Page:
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College of Arts and Sciences

Academic Introduction to the Major (AIM)

History

Gateway/Entry-Point Courses into History Major/Minor

Unlike many other disciplines in the College of Arts and Sciences, the Department of History has no single gateway course. We are a department whose faculty is drawn to the study of the past because they have a special interest in the history of a particular era or part of the world. We know that our majors and minors are drawn to history for the same reason. Thus, we offer a broad range of introductory survey courses, more than most other departments in the college. Prospective majors or minors are encouraged to examine the list of our survey courses and choose one or two that speak to their personal interests and concerns. Taking such courses in one's first year will provide the prerequisites for coursework at the intermediate and advanced levels.  A complete list of our introductory courses follows. None has a prerequisite.

HST 009 Global History to 1500 (fall)
HST 010 Global History Since 1500 (spring)
HST 011 History of the U.S. to 1876 (spring and fall)
HST 012 History of the U.S. since 1876 (spring and fall)
HST 015 Early Europe, 500-1648
HST 016 Modern Europe, 1648-Present
HST 021 Classical Greek Civilization (fall)
HST 022 Classical Roman Civilization (spring)
HST 035 History of India to 1750 (fall)
HST 036 History of India since 1750 (spring)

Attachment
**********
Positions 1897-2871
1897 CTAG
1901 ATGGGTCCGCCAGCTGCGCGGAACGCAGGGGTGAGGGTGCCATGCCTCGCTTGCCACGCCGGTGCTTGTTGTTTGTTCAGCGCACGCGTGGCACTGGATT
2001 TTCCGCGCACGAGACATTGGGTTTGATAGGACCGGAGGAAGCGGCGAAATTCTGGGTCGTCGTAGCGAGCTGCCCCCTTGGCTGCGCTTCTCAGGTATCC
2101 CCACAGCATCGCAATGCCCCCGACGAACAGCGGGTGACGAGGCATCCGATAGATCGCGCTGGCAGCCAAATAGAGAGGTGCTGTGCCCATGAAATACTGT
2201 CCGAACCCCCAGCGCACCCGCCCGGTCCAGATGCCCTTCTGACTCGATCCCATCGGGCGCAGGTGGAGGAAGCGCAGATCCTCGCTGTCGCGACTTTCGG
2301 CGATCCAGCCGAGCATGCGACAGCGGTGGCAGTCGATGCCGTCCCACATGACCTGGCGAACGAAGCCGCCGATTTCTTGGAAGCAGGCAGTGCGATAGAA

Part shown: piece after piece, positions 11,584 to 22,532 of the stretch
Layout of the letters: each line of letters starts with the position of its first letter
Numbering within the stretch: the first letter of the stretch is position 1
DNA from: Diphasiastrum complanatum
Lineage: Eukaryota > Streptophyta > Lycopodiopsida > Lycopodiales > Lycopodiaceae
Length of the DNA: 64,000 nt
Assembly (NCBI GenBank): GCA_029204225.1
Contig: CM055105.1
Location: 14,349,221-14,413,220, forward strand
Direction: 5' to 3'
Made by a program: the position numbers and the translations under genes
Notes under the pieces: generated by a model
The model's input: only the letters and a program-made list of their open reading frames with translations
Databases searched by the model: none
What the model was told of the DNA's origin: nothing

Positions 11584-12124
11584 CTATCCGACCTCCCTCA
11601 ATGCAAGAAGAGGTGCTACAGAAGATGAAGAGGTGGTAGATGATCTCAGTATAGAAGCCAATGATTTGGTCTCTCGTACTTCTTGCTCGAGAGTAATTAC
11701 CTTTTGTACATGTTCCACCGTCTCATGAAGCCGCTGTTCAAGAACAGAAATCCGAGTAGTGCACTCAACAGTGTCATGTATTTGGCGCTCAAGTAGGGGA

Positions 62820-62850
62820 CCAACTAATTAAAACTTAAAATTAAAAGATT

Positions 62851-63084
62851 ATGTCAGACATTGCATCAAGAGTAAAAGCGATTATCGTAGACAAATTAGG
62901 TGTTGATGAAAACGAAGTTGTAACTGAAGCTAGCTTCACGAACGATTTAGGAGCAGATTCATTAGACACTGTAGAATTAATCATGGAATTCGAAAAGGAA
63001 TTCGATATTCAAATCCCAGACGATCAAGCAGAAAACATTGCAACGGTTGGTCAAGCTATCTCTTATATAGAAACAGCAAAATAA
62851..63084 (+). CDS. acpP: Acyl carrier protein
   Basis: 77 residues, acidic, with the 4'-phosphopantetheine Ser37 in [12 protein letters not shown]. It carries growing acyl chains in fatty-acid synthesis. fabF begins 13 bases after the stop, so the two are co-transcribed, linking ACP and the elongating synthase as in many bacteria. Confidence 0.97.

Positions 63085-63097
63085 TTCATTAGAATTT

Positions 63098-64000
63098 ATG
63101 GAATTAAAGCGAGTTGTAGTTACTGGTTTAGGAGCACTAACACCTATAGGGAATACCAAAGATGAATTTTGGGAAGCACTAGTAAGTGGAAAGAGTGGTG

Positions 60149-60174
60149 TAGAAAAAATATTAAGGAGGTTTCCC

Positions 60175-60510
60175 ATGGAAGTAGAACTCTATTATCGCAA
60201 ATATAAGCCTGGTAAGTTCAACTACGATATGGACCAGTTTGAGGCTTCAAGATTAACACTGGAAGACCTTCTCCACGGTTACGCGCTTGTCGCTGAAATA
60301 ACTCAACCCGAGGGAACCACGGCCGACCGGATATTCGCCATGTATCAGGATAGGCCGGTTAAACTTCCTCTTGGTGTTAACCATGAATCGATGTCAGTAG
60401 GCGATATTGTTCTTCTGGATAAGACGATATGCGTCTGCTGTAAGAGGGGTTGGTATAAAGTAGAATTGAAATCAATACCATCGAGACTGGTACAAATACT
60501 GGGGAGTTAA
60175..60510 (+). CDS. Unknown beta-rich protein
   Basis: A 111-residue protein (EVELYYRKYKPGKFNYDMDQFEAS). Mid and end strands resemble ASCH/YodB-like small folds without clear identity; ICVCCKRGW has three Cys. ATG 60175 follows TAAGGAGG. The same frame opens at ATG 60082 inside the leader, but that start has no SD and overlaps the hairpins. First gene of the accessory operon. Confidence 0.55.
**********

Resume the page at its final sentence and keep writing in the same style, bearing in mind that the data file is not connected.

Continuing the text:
HST 040 African History to 1870 (fall)
HST 041 African History from 1870 to the Present (spring)
HST 045 History of Islam and Middle East to 1258 (fall)
HST 046 History of Islam and Middle East since 1258 (spring)
HST 055 History of China and Japan
HST 062 Colonial Latin American History (fall)
HST 063 Modern Latin American History (spring)
HST 065 History of Canada (fall)
HST 067 Global Environmental History
HST 068 Race and Nation in the U. S.
HST 095 Introductory Special Topics (spring and fall)

Historians study every aspect of humanity's past.  If you are interested in political or diplomatic history, you are encouraged to take courses in Political Science; if it's the history of science that interests you, take Biology, Chemistry, or Physics; if it's the history of ideas, then courses in English, Philosophy, and Religion would serve as excellent complements to your work in history.

Contact Information

Associate Professor Jacqueline Carr, Director of Undergraduate Studies
Department of History
Phone: (802) 656-3180
Email: history@uvm.edu
Department Website: http://www.uvm.edu/~hist

 

 

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